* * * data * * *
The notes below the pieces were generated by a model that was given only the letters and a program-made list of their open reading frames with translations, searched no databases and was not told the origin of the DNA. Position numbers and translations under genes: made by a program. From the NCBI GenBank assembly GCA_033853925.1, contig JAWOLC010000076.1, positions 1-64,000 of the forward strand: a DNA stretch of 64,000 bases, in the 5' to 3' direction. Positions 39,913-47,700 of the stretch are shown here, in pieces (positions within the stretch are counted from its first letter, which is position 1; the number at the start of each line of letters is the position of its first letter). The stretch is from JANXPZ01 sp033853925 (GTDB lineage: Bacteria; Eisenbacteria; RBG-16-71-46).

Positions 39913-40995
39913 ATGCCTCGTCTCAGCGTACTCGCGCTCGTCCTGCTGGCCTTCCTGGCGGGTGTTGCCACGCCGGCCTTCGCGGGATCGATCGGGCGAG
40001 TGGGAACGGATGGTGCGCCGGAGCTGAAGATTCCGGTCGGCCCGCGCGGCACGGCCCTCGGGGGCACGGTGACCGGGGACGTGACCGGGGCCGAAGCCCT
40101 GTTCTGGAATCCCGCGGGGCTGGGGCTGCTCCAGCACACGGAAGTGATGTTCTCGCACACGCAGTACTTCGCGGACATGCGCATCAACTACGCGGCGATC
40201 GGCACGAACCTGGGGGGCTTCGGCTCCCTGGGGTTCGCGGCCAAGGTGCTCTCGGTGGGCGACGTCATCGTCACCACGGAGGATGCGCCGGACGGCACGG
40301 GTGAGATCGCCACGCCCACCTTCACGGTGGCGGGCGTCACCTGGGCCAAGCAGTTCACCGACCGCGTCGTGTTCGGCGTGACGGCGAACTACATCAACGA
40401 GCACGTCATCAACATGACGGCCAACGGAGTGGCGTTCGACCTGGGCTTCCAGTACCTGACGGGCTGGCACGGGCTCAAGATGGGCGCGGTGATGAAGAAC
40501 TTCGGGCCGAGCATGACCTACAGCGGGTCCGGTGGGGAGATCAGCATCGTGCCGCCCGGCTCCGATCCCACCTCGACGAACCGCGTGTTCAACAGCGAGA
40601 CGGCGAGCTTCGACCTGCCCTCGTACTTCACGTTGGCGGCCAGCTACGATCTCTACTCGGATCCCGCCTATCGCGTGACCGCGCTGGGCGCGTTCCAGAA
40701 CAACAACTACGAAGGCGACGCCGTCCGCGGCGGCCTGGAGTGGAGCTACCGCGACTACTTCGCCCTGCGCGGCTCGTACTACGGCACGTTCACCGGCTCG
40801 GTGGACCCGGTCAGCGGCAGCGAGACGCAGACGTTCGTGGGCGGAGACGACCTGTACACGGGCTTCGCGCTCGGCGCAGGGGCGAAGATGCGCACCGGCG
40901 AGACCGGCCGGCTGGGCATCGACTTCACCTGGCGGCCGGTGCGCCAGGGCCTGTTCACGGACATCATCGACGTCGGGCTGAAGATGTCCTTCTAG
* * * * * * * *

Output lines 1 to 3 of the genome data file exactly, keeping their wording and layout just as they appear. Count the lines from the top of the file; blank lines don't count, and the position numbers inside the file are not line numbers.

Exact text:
The notes below the pieces were generated by a model that was given only the letters and a program-made list of their open reading frames with translations, searched no databases and was not told the origin of the DNA. Position numbers and translations under genes: made by a program. From the NCBI GenBank assembly GCA_033853925.1, contig JAWOLC010000076.1, positions 1-64,000 of the forward strand: a DNA stretch of 64,000 bases, in the 5' to 3' direction. Positions 39,913-47,700 of the stretch are shown here, in pieces (positions within the stretch are counted from its first letter, which is position 1; the number at the start of each line of letters is the position of its first letter). The stretch is from JANXPZ01 sp033853925 (GTDB lineage: Bacteria; Eisenbacteria; RBG-16-71-46).

Positions 39913-40995
39913 ATGCCTCGTCTCAGCGTACTCGCGCTCGTCCTGCTGGCCTTCCTGGCGGGTGTTGCCACGCCGGCCTTCGCGGGATCGATCGGGCGAG